(page 1 of 6)
At the hop: Hefner and friends huddle at the Playboy Mansion in 1966. Photo Gallery »
She is beautiful still in the spring sunlight, the form, the façade, the long, lovely lines. Not young, but quite fashionable, striking the same winsome pose she held when her presence along this glittering Gold Coast stretch could stop men in their tracks. They would stand before her bewitched then, desperate for her favor. Depending on who they were, it would be granted—though not always. She could be fickle that way. But such was her power, her mystery, that she never wanted for suitors.
That was long ago. The men no longer stare. They pass now with barely a glance. These days, the four-story brick and limestone Victorian-style manor house is just a building.
But for one gilded period some 40-odd years ago, 1340 North State Parkway was much more. In the abstract, it was both the epicenter of a new sexual freedom and an object of scorn; more concretely, it was the setting for some of the most notorious, celebrity-filled parties of its time. Where else might you see Frank Sinatra chuckling at a gorgeous naked woman diving into an indoor pool filled with other gorgeous naked women? Meet Joe DiMaggio and Dean Martin and Warren Beatty and the Rolling Stones in the same ballroom? Slide down a fireman’s pole to an underwater bar lit by the sparkling green of an aquarium window through which yet more gorgeous women could be seen cavorting like so many mermaids?
The building, of course, was the Playboy Mansion—the original Playboy Mansion—at a time when its owner, a West Side boy named Hugh Marston Hefner, ruled the city, if not the world.
Back then, the Playboy imprimatur festooned Chicago and environs—lines stretched outside the Playboy Club on Walton Street; the word “Playboy” blazed atop the Palmolive Building in nine-foot-high letters. Chicago was home to the Playboy Towers Hotel and the Playboy Theater, and the 1,000-acre, 300-room Playboy resort aroused sleepy Lake Geneva. It was an era when Playboy Bunnies bicycled to Schwartz’s on Rush to pick out merry widow corsets; when Playmate centerfolds struck seductive poses in studios on the Magnificent Mile; when the TV show Playboy’s Penthouse hepped it up with jazz greats in a Loop studio.
It’s been so long since Hefner lived in the Chicago mansion that these days it’s hard to believe the place existed, much less that it still stands. And, yet, there it is, beautiful on a sunny spring day, an old flame, an apparition, a silent witness to a strange, singular era in a town she loved and lost.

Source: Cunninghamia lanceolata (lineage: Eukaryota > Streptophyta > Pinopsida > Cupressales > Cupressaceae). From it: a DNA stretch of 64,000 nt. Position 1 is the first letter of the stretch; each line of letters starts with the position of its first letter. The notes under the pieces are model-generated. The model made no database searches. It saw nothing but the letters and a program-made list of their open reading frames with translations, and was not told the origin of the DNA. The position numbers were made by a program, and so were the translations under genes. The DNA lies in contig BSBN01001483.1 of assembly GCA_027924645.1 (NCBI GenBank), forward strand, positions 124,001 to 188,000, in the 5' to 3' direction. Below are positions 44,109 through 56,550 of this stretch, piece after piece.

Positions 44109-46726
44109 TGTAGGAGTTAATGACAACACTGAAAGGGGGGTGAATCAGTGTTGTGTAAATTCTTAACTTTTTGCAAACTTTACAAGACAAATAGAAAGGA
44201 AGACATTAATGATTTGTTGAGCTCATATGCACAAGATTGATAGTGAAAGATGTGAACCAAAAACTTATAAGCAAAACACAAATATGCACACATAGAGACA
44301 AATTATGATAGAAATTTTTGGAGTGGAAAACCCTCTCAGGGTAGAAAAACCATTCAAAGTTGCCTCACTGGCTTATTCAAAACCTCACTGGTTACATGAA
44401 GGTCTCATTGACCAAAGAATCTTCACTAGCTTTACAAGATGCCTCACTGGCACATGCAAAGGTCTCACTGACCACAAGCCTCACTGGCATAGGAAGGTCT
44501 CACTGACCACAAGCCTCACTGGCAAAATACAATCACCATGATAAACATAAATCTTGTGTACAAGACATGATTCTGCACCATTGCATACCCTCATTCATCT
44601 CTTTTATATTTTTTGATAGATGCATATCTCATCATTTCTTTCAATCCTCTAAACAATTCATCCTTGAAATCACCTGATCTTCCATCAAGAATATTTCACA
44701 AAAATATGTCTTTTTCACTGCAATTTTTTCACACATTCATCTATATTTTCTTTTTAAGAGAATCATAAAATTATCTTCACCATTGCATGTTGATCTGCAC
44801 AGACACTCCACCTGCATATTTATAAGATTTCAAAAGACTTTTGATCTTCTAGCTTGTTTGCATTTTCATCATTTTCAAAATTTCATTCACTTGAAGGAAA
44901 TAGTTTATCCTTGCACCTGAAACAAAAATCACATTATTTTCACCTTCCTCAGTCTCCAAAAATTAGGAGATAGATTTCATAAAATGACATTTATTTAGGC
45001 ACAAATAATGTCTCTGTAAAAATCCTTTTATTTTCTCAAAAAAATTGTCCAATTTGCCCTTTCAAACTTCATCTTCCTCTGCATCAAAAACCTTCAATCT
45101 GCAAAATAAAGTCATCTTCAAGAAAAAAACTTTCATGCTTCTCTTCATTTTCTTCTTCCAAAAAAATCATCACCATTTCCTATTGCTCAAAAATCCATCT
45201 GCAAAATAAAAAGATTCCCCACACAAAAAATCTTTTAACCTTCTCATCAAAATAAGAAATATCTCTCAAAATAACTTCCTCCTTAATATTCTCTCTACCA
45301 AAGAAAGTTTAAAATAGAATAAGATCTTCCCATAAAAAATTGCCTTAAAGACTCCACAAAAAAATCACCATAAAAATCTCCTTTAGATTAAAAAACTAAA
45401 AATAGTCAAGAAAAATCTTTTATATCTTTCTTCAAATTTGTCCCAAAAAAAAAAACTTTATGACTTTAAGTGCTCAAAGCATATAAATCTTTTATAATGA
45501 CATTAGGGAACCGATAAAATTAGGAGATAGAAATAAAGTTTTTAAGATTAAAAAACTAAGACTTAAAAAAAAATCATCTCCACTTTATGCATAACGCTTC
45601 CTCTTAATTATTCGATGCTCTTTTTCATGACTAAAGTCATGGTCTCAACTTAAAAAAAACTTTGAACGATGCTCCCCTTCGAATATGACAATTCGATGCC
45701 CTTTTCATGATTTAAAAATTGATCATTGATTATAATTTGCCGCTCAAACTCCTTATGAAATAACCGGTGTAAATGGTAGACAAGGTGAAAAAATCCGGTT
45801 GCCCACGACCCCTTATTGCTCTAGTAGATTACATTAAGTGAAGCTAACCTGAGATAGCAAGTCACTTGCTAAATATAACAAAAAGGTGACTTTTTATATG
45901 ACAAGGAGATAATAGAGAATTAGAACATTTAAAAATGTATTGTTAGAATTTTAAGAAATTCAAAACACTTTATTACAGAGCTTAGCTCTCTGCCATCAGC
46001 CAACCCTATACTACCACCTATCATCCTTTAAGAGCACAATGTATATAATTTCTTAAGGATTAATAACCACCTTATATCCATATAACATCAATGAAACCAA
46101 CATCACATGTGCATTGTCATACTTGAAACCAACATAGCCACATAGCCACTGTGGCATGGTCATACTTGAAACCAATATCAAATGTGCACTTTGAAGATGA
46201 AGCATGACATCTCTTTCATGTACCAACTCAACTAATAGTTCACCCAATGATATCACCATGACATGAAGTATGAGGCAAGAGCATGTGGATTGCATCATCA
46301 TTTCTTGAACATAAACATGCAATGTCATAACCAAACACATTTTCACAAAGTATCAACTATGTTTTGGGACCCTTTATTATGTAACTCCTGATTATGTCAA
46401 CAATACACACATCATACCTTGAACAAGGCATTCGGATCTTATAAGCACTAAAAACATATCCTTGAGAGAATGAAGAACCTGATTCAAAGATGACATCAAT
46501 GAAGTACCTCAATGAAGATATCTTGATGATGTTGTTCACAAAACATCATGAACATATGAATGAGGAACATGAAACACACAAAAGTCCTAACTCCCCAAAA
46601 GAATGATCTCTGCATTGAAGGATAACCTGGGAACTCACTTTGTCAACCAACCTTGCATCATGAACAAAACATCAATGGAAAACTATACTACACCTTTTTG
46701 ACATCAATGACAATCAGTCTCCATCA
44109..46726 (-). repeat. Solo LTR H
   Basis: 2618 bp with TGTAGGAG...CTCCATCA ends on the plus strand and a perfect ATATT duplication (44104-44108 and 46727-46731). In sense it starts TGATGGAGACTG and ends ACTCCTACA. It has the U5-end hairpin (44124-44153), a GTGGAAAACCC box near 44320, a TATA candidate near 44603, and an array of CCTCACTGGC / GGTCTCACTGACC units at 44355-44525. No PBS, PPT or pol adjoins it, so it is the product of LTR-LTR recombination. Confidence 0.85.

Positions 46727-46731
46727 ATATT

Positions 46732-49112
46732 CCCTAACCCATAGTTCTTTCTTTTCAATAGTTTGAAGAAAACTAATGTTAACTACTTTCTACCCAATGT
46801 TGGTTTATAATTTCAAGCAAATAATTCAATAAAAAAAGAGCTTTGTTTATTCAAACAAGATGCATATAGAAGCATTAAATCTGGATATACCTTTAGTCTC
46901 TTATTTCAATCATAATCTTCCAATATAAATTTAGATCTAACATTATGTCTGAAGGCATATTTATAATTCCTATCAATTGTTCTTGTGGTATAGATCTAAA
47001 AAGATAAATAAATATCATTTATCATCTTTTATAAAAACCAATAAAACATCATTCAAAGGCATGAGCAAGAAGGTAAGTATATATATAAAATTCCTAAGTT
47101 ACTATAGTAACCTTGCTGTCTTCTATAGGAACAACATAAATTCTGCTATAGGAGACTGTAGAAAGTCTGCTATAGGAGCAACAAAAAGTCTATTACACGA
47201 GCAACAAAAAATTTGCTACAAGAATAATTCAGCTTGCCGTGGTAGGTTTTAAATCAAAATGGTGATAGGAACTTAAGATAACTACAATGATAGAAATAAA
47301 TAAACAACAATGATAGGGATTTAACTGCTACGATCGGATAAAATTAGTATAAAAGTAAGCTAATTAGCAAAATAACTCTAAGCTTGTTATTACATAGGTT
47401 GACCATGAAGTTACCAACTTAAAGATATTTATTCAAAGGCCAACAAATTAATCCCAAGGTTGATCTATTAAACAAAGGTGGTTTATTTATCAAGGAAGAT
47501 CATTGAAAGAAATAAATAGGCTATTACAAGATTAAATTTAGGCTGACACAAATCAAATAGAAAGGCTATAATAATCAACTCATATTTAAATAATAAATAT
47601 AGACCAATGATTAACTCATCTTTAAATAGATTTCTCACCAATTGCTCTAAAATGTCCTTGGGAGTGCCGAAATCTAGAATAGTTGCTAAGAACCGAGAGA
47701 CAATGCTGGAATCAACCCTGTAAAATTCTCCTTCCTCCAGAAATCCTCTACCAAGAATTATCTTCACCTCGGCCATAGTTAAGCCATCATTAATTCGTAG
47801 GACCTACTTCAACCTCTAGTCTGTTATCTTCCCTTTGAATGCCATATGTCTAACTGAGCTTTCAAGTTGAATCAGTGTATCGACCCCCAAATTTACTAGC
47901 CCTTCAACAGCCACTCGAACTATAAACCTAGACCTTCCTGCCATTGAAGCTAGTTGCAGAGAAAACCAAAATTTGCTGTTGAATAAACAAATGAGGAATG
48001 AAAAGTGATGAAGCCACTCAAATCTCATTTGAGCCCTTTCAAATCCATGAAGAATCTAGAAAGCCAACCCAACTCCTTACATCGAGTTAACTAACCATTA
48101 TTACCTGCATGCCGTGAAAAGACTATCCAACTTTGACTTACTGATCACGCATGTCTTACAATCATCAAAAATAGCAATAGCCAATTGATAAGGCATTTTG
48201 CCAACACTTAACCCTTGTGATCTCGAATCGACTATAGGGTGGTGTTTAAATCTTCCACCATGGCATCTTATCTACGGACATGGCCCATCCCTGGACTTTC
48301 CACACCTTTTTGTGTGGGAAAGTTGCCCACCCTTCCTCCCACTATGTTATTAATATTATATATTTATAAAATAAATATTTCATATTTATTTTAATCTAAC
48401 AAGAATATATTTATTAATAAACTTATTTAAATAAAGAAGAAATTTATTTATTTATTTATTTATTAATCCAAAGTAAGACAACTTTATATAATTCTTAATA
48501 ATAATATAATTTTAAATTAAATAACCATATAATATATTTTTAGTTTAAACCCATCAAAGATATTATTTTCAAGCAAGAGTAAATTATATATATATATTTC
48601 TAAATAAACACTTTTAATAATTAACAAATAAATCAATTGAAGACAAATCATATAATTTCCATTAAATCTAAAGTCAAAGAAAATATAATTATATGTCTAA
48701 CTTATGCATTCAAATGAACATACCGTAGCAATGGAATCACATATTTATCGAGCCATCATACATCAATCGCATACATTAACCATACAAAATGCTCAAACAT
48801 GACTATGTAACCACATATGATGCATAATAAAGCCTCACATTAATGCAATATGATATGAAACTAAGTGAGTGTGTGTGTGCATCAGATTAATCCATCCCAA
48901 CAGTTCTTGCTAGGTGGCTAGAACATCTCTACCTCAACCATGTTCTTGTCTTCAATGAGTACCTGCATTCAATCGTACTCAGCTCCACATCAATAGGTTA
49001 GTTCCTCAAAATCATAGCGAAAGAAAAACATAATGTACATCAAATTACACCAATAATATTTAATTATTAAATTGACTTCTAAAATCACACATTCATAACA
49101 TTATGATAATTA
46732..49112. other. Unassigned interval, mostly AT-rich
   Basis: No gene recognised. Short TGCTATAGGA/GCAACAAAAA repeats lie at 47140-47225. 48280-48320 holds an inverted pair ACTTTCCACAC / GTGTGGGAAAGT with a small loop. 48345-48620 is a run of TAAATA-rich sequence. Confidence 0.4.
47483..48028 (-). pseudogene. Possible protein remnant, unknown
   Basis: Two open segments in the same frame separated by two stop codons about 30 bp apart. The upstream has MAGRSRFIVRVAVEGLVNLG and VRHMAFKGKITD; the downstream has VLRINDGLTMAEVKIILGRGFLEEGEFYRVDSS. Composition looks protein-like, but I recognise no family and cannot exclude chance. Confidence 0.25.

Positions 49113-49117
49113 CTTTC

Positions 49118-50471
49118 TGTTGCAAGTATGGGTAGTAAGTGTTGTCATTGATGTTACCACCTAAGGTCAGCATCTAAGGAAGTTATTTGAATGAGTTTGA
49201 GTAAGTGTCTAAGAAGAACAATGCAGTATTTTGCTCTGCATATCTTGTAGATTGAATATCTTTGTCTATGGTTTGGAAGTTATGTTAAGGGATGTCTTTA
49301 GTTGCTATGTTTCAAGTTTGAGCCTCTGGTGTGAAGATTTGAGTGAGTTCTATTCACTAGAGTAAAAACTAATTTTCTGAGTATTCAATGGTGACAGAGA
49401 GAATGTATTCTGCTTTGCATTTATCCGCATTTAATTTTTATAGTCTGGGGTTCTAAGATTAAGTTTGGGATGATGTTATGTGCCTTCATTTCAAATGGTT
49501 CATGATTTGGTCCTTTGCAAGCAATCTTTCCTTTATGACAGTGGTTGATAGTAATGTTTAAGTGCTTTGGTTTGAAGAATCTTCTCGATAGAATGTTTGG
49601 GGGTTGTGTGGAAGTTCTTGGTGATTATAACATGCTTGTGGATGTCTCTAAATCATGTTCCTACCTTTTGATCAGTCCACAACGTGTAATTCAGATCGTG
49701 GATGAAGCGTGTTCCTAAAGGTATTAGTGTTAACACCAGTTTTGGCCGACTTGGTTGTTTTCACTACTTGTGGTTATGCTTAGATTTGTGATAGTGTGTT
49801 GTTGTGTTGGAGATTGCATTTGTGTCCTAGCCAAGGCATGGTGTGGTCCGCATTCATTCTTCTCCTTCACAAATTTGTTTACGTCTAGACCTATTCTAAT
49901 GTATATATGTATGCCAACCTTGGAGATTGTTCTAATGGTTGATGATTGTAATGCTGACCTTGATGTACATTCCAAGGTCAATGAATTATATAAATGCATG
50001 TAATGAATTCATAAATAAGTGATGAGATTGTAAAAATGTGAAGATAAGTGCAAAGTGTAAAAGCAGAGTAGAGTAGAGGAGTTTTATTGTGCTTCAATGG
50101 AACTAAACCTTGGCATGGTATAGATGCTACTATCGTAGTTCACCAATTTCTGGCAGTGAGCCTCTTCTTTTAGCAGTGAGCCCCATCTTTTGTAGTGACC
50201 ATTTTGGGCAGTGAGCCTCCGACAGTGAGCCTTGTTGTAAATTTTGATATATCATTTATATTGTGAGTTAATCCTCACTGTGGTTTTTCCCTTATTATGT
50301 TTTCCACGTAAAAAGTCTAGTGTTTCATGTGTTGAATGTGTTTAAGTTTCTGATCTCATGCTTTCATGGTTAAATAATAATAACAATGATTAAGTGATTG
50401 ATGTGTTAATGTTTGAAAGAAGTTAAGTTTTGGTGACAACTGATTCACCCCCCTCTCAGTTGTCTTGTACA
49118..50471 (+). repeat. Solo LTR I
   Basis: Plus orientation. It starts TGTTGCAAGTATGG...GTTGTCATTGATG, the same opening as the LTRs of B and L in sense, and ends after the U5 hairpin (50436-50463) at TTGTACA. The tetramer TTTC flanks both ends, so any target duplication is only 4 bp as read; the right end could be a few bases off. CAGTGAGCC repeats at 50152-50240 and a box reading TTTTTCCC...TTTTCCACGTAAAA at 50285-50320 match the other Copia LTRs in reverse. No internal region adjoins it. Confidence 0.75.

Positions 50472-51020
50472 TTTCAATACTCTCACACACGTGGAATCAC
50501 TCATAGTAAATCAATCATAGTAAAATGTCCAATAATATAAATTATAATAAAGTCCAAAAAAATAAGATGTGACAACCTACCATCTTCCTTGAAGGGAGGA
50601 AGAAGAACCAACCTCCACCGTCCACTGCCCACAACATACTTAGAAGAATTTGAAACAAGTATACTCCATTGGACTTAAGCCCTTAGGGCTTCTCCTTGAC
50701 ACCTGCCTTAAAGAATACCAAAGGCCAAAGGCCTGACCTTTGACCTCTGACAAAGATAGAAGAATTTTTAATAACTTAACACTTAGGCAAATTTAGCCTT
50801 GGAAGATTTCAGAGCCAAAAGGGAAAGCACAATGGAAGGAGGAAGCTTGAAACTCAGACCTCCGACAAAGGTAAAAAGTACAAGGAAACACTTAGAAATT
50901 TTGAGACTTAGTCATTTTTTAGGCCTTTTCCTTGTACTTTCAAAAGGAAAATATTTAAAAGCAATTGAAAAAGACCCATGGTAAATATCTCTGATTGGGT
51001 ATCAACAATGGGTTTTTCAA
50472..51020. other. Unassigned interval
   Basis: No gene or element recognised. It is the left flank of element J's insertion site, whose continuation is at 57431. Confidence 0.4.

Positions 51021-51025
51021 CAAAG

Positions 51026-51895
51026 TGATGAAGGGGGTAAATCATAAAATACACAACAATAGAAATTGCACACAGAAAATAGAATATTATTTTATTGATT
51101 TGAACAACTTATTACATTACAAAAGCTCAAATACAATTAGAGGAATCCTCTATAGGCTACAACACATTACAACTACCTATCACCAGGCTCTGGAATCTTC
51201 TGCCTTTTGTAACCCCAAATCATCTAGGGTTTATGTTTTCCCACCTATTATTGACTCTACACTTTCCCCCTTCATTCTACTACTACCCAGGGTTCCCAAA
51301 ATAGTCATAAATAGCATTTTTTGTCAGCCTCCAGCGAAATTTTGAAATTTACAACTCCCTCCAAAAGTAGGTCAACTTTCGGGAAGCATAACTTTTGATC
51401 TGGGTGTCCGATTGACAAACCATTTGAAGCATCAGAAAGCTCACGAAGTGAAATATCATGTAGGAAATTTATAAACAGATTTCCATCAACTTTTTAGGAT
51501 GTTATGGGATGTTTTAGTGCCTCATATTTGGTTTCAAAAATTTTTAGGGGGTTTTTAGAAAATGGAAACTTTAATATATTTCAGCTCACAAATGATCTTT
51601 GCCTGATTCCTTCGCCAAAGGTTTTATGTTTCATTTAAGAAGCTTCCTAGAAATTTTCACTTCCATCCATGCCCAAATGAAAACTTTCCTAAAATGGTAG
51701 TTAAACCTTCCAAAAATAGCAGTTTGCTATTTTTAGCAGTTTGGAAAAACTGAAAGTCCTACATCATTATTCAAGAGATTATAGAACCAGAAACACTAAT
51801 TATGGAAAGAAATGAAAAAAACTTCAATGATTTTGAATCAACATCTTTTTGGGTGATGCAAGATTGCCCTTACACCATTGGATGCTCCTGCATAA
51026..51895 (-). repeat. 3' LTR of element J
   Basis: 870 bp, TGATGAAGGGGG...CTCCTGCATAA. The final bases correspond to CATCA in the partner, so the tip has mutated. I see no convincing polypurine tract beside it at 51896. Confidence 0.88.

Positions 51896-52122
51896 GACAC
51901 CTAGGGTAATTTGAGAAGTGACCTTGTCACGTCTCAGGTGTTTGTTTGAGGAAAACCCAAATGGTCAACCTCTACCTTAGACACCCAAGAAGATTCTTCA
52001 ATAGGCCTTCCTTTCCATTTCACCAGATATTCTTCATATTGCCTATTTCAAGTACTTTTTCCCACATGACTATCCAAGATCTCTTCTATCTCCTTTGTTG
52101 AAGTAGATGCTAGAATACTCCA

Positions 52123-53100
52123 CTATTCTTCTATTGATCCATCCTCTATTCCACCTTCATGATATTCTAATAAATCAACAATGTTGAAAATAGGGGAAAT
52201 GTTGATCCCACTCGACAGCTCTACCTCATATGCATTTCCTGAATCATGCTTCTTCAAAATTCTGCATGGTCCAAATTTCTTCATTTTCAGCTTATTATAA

During the 1960s, life inside the Playboy Mansion was a decade-long frolic Photo Gallery »
Hefner is back there, in his mind’s eye, the day I meet him at his current home—Playboy Mansion West, near Beverly Hills. He sits on a plum-striped couch in the library, a dim parlor that features a bare-breasted ceramic bust of Barbi Benton, one of Hefner’s enduring loves and the woman partly responsible for his leaving Chicago for good in 1975.
He is 83 now, his hair thinned and woven with white. He is hard of hearing in the right ear, so I am asked to sit to his left. He wears his trademark crimson smoking jacket draped, as always, over silk pajamas, which today are black. He discarded his pipe many years ago, on his doctor’s advice, after a mild stroke in 1985. But that missing piece of stagecraft, deployed in the fifties to make himself look sophisticated, hasn’t diminished the image, the bearing, the great natural charisma, the reality of who he is. He is talking about the L.A. mansion, telling me, as he does all interviewers, that it is his spiritual home. Moving here, he explains, was the best thing he’s ever done.
Still, as he speaks, his voice conveys wistfulness, and he concedes that he looks back to those years in Chicago fondly. Seeing him so at ease in the lap of his current luxury, it’s hard to imagine he would long for the grit of the Windy City, particularly given the painful chain of events that sealed his desire to leave. But so powerful were those days, those memories, that the King of Fantasy, in this late afternoon of his life, admits he would love to turn back the clock, if only for a moment. “What I would love to do,” he says, his voice taking on a curious poignancy, “would be to get in a time machine and simply walk back into that mansion in 1965.”
Photography: (top) Burt Glinn/Magnum Photos, (bottom) Courtesy of PLAYBOY Magazine © by Playboy
17 hours ago